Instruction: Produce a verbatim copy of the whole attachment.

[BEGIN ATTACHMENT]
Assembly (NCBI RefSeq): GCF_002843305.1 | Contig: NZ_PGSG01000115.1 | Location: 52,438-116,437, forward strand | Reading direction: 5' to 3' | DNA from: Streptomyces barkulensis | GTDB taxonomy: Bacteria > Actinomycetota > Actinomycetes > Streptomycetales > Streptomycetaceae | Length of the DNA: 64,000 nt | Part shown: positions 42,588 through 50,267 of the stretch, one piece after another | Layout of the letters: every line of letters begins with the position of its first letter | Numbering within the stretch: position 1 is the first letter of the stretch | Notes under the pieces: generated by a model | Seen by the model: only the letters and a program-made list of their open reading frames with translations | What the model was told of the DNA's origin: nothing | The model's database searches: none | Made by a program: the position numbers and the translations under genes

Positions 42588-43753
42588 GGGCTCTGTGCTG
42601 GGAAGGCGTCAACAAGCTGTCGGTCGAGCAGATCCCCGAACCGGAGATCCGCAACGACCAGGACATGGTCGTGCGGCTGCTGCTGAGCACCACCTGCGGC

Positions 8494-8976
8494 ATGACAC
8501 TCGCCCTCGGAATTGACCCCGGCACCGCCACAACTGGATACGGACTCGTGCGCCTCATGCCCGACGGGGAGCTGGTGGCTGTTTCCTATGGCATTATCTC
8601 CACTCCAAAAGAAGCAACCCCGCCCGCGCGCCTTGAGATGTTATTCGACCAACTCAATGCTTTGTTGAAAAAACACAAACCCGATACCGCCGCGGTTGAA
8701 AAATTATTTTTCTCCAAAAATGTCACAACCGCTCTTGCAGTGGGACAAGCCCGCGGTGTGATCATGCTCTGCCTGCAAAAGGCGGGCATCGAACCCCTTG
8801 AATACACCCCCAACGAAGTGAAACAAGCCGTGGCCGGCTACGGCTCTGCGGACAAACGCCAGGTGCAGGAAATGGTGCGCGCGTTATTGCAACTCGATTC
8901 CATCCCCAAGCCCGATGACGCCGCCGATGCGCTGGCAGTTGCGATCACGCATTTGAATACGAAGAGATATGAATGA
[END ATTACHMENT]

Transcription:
Assembly (NCBI RefSeq): GCF_002843305.1 | Contig: NZ_PGSG01000115.1 | Location: 52,438-116,437, forward strand | Reading direction: 5' to 3' | DNA from: Streptomyces barkulensis | GTDB taxonomy: Bacteria > Actinomycetota > Actinomycetes > Streptomycetales > Streptomycetaceae | Length of the DNA: 64,000 nt | Part shown: positions 42,588 through 50,267 of the stretch, one piece after another | Layout of the letters: every line of letters begins with the position of its first letter | Numbering within the stretch: position 1 is the first letter of the stretch | Notes under the pieces: generated by a model | Seen by the model: only the letters and a program-made list of their open reading frames with translations | What the model was told of the DNA's origin: nothing | The model's database searches: none | Made by a program: the position numbers and the translations under genes

Positions 42588-43753
42588 GGGCTCTGTGCTG
42601 GGAAGGCGTCAACAAGCTGTCGGTCGAGCAGATCCCCGAACCGGAGATCCGCAACGACCAGGACATGGTCGTGCGGCTGCTGCTGAGCACCACCTGCGGC

Positions 8494-8976
8494 ATGACAC
8501 TCGCCCTCGGAATTGACCCCGGCACCGCCACAACTGGATACGGACTCGTGCGCCTCATGCCCGACGGGGAGCTGGTGGCTGTTTCCTATGGCATTATCTC
8601 CACTCCAAAAGAAGCAACCCCGCCCGCGCGCCTTGAGATGTTATTCGACCAACTCAATGCTTTGTTGAAAAAACACAAACCCGATACCGCCGCGGTTGAA
8701 AAATTATTTTTCTCCAAAAATGTCACAACCGCTCTTGCAGTGGGACAAGCCCGCGGTGTGATCATGCTCTGCCTGCAAAAGGCGGGCATCGAACCCCTTG
8801 AATACACCCCCAACGAAGTGAAACAAGCCGTGGCCGGCTACGGCTCTGCGGACAAACGCCAGGTGCAGGAAATGGTGCGCGCGTTATTGCAACTCGATTC
8901 CATCCCCAAGCCCGATGACGCCGCCGATGCGCTGGCAGTTGCGATCACGCATTTGAATACGAAGAGATATGAATGA